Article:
2 out of 5
Produced by: W. Ottonecker
When I worked for Tower Records, if you were of the musical persuasion which leaned toward releases which often weren’t on major labels – and I wasn’t in the minority at Tower in that – raiding the boxes from some of our indie distributors was always a good way to find new artists of interest. On one such raid I picked up Chevreuil’s Chateauvallon, as the US version was on Sickroom, a label that floated through stuff I liked, and the artwork was definitely appealing. Add in that the credits were only for instruments – I’m a sucker for instrumental rock, and because this was on Sickroom, chances are it was rock of some type – and a Steve Albini recorded by tag (not a guarantee of quality, but it don’t hurt), and I picked the disc up without hesitation.
My gamble was rewarded: I couldn’t even wrap my head around the “how” of the construction, with the duo playing music back to themselves as they played and iterating on it, but it resulted in a type of decompiled madness that cut through Don Cab and into No Wave loveliness, while maintaining elements of Oxes brattiness but then also… melody? While the album might ultimately be limited, it was like nothing else in my growing instrumental catalogue, and I was dialed in as a fan.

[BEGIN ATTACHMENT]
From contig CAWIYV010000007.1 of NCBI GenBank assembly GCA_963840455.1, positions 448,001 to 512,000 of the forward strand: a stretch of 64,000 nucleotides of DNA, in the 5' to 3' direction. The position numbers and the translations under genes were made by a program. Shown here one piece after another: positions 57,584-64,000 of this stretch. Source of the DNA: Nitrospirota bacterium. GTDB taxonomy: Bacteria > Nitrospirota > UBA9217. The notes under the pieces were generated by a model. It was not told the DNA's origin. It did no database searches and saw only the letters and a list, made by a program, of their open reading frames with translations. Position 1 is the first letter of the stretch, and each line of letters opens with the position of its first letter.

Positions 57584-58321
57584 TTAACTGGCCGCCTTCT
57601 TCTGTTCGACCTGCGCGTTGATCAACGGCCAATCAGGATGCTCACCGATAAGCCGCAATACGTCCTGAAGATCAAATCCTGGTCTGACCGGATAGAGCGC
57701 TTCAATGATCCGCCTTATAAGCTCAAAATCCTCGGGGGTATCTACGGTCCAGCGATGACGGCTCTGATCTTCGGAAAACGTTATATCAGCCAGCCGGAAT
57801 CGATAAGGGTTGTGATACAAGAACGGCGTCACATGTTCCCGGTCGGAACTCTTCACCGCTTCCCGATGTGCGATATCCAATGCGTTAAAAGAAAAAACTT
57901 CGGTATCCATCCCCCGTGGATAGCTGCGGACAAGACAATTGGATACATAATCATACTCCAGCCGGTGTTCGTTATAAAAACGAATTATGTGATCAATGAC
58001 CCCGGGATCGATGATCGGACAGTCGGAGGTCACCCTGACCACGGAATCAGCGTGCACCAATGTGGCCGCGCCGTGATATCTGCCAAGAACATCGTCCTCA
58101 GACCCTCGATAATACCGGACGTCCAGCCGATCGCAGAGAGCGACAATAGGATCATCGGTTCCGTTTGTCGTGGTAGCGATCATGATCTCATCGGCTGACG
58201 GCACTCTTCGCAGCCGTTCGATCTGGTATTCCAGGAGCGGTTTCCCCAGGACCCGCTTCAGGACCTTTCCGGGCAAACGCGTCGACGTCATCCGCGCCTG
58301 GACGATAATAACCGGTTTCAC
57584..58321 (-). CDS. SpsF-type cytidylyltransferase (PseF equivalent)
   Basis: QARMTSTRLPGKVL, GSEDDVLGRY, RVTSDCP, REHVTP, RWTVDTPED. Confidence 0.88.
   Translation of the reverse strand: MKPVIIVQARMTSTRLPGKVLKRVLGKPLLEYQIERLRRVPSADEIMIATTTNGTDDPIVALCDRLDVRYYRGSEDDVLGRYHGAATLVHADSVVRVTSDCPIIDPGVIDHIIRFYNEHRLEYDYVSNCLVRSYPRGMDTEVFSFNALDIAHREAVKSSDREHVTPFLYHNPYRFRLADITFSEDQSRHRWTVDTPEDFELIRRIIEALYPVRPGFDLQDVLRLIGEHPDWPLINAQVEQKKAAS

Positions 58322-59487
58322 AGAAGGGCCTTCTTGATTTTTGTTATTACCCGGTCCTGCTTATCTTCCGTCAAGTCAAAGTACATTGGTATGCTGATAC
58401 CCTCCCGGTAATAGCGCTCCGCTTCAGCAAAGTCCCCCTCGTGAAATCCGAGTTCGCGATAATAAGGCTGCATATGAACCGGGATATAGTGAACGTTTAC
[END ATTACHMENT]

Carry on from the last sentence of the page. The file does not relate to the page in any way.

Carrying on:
…But it was luck of the draw that I didn’t stumble across Sport that day, as I probably would’ve written off the group as a Good Idea, but not much more than that. Sport, their first album, has the roots of repetition and layering the duo would employ on their later releases, but it is, firstly, more clearly indebted to Don Caballero What Burns / American Don-era playing – moments of tracks feel directly nibbed from the former’s faux-sloppy drumming mixed by offbeat chords and the latter’s more gentle elements – and Storm & Stress noodling, and then, secondly, it’s much less focused than Chateauvallon, or Capoëira. This doesn’t preclude some solid stuff, with the opening two tracks forming a good template of the staccato churn that gives way to freewheeling playing, but thereafter, excepting the title track’s relatively linear buildup, Sport makes you dig for anything else on which to really latch, keeping the sounds almost strictly to guitar and drums and falling back on the loosest of improv-y seeming sections as soon as any groove gets going.
As opposed to their other stuff just being notable on its own, and then you find out how it’s constructed and appreciate it that much more, Sport requires the concept be known up front to give it time; otherwise, it sounds like two dudes who loved how broken What Burns Never Returns was, and tried to replicate with less instruments and less patience.